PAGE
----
It’s an all-mailbag episode. Thanks to everyone who sent in questions. Also to reiterate what I said on the show: This was recorded on Wed April 25, prior to me taking a trip.
Hosts: Paul, Shamus. Episode edited by Issac.
01:27 Factorio vs. Minecraft
You were fishing for subjects in the last podcast. I’d be curious to hear some chatter comparing the progression and endgame of modded (industrial) Minecraft, Factorio and any similar games you’ve played.
It’s my personal impression that this is much more clearly thought through and balanced in Factorio, I think due to it being a more focused team, maybe you disagree.
This post might be relevant:
16:01 Software Licenses
Open source software licenses seem to be written for pure software, and the Creative Commons licenses are for pure non-software (music remixes, photos, etc). Since games are at the intersection of these two areas, what are your thoughts on how open-source games should deal with this?
– No name given
I realize we didn’t actually answer this question, but I think we sort of proved that we’re unqualified to answer the question.
25:28 Max Payne
As promised on the show, I read and answered this question…
I’m interested to know if the hosts have played the Max Payne games, and if so, what they think of the series? The first two were well-received by critics and the public alike, although I believe the second sold well below what Remedy had hoped. This probably contributed to the decade-long gap between the release of the second game and the third, as well as the change of developer to Rockstar Studios.
Max Payne 3 is interesting in comparison to the preceding games, and for all the decisions Rockstar made about what to imitate and where to diverge, not only in terms of gameplay mechanics but also narrative, setting and tone. It’s also interesting to consider what effect the 10 year advance in industrial trends might have had for the project, from both a design and a commercial perspective. It was a divisive game (to put it mildly) and I’d be really interested to hear your thoughts about it, should you have any.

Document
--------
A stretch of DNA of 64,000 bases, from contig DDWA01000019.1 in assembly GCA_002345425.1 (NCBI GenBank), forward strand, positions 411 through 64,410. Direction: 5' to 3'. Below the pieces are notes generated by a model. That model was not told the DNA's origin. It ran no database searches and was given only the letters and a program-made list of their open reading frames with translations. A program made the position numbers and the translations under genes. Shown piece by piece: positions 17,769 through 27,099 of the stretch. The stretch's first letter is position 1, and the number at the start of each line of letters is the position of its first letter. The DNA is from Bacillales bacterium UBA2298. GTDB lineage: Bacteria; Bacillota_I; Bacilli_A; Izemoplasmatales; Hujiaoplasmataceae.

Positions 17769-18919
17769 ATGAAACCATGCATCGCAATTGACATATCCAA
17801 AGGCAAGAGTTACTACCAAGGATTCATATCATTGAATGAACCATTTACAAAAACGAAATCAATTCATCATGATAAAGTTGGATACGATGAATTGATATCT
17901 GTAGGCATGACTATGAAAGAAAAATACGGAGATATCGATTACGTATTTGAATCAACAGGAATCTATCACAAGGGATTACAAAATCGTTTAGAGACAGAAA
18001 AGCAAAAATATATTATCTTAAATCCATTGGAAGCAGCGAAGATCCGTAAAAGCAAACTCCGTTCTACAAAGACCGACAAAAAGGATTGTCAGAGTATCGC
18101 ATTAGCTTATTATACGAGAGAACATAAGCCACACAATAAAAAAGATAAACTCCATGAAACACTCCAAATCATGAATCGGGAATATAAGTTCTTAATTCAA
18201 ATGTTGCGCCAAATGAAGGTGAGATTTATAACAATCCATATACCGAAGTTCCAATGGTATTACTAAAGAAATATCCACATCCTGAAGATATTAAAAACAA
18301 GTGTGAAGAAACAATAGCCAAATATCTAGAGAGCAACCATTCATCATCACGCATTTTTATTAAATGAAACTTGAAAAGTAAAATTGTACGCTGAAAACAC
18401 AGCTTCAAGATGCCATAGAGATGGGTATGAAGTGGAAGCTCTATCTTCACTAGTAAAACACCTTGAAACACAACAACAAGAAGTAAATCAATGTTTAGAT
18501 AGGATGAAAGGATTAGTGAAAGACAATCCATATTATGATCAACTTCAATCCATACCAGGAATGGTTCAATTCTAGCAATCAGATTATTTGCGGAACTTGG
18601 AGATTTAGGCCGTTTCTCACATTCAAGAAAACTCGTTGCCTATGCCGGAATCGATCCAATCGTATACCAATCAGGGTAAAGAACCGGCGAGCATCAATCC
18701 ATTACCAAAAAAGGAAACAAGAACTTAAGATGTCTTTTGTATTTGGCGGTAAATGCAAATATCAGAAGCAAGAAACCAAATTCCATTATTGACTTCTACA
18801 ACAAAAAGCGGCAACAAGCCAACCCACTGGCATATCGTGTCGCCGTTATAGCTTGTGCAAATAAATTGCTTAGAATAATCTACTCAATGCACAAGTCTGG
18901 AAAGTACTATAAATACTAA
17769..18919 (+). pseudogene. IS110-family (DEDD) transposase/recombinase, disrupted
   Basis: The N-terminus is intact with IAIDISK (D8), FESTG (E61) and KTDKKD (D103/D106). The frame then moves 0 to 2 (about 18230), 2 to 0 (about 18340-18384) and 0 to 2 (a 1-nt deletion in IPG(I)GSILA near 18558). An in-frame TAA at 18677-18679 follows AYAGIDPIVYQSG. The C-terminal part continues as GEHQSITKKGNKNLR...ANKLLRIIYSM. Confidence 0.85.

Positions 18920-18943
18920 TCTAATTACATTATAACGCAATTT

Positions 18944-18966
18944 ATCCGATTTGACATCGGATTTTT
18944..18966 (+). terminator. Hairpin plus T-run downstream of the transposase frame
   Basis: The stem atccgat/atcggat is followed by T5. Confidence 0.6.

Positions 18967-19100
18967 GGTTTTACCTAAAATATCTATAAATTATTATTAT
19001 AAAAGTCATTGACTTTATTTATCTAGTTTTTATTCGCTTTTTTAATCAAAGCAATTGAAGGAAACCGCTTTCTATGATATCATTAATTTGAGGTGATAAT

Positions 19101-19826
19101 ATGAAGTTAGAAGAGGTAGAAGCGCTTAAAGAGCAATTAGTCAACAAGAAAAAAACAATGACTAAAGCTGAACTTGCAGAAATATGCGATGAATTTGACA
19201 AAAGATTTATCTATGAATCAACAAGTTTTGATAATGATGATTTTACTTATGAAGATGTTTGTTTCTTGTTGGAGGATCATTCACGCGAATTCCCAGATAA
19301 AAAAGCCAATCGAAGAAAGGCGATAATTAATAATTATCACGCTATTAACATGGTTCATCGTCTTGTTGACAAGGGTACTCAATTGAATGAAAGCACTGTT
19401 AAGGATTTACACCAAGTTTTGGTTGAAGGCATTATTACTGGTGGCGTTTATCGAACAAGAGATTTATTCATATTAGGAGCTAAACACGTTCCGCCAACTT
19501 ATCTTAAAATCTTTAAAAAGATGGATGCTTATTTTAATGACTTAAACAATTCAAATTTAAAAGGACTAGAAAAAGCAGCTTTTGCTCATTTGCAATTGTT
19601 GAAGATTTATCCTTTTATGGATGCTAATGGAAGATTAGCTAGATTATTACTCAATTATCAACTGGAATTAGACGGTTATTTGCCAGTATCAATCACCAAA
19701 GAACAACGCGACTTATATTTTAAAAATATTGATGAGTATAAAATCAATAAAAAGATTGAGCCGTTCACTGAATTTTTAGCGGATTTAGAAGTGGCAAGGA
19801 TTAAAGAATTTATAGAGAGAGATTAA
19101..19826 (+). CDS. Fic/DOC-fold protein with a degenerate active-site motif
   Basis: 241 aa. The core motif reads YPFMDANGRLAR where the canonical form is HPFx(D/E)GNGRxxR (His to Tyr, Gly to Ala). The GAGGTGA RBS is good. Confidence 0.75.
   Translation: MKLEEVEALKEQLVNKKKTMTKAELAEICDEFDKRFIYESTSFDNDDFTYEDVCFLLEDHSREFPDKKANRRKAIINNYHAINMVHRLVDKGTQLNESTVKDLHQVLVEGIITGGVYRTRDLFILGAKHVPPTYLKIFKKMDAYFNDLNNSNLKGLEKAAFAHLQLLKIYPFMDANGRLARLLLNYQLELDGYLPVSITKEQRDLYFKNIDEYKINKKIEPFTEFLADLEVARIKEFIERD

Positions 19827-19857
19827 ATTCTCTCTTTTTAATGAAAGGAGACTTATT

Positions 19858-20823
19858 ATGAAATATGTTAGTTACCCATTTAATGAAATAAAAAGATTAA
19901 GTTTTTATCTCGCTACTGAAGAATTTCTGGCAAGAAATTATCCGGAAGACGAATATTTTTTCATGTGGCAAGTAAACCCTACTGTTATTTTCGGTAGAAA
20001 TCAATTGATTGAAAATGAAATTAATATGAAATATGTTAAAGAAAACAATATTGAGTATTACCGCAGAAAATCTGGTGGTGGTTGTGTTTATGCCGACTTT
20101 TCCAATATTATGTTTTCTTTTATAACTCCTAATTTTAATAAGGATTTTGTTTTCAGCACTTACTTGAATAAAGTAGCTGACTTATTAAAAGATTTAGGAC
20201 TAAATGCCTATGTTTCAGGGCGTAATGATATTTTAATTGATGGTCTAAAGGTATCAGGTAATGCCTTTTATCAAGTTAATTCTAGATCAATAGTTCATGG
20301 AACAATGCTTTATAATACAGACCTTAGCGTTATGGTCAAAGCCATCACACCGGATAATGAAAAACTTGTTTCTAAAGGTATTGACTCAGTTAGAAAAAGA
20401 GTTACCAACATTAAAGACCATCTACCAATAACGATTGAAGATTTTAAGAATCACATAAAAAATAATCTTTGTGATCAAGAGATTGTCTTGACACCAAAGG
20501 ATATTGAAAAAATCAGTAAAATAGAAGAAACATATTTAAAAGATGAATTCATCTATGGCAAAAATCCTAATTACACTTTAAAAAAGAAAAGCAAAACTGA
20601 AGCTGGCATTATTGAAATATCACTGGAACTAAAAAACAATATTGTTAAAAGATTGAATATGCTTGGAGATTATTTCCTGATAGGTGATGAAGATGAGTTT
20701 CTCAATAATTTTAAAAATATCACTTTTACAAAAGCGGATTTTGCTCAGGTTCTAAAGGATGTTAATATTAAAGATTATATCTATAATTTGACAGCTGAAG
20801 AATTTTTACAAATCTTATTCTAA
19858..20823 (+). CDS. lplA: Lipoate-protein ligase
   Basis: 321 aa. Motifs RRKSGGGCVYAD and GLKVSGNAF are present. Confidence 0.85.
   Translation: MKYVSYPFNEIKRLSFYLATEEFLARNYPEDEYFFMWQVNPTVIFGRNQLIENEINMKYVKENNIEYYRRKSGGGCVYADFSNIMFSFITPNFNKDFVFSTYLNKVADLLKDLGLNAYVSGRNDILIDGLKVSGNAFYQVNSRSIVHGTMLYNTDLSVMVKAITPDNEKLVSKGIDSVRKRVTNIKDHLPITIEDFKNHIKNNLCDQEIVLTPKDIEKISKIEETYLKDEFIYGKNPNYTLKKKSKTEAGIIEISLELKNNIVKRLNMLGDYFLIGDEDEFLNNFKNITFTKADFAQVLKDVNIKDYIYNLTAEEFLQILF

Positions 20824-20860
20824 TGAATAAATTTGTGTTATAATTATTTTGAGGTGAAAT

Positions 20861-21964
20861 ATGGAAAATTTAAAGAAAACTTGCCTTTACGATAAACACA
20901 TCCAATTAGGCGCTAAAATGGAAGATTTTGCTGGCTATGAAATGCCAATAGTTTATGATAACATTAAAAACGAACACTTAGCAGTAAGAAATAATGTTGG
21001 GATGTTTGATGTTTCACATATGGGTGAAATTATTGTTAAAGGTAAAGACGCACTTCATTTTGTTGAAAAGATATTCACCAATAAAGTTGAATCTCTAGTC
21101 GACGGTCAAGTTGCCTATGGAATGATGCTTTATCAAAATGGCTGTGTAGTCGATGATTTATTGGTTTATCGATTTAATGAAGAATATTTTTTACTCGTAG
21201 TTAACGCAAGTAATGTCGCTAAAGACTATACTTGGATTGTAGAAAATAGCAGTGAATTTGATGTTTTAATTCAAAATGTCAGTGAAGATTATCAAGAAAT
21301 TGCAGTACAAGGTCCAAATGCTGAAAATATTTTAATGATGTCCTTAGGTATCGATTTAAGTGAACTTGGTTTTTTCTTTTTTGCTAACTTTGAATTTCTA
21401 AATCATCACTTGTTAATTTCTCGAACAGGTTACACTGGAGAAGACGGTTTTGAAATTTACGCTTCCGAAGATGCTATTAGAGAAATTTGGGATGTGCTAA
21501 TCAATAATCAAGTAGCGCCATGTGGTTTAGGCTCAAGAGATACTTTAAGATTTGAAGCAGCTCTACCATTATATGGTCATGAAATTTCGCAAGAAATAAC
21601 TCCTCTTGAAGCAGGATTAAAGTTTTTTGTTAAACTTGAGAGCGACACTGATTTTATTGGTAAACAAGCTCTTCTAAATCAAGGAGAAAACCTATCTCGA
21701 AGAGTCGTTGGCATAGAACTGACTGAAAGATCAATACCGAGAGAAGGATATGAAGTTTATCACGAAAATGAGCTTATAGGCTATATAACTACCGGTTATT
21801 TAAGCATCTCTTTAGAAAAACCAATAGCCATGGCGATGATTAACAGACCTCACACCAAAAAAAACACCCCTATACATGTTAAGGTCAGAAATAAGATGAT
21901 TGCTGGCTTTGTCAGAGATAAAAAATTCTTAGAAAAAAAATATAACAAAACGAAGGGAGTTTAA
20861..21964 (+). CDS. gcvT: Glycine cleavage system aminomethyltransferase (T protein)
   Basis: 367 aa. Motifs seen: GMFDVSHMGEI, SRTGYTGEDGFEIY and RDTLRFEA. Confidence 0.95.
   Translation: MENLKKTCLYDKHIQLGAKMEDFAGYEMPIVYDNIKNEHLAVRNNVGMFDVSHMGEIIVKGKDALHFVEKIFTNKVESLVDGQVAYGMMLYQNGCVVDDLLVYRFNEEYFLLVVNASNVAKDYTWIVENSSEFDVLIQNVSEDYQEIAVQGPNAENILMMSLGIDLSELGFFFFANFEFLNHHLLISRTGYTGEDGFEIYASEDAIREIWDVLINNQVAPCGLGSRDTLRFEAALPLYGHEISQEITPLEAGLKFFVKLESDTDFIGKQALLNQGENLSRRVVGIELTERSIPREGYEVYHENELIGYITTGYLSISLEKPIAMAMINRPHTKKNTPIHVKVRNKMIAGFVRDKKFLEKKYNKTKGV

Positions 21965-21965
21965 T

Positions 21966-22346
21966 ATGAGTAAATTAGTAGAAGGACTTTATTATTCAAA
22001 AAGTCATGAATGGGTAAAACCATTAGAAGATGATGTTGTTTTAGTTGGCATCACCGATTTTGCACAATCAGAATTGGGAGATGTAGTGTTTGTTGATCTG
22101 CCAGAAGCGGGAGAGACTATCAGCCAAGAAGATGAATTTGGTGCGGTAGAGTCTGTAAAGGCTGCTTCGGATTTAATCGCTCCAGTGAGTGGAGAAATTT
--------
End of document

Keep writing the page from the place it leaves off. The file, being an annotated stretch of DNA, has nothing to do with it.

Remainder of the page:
…and then once the show was over I went back to Diecast #4 to see what I said about the game in 2013, and if it matches my thinking today. (I didn’t remember that podcast at all.)
So here are my thoughts on what I said in 2013:
In 2013 I predicted that I’d play through the game again someday. (Wrong. I haven’t touched it.) But I also predicted that I’d forget about what a dull slog the endgame was. (Correct. I’d forgotten that.) I said that I’d have preferred dark rainy New York, but I was okay with the change of venue. (This matches what I said here in 2018.)
34:23 Newest Game
Short and simple:
What’s the game with the most recent release date that you’ve played?
(For Early Access, whatever’s the most recently available would probably count…)
To celebrate the first time I’ve listened to more than half of the podcast (podcast are totally not my thing, so it’s a compliment to the diecast that I’ve listened to it), I’ve got a question to Shamus:
Do you play indies or other lesser-known games? And if yes, how do you hear about them and how do you chose which one will you play? And why don’t you write a little post about some of them?
Have a nice week.
Here is the first of my Steam Backlog series.
Video Compression Gone Wrong
How does image compression work, and why does it create those ugly spots all over some videos and not others?
Joker's Last Laugh
Did you anticipate the big plot twist of Batman: Arkham City? Here's all the ways the game hid that secret from you while also rubbing your nose in it.
WAY back in 2005, I wrote about a D&D campaign I was running. The campaign is still there, in the bottom-most strata of the archives.
Spec Ops: The Line
A videogame that judges its audience, criticizes its genre, and hates its premise. How did this thing get made?
The Best of 2016
My picks for what was important, awesome, or worth talking about in 2016.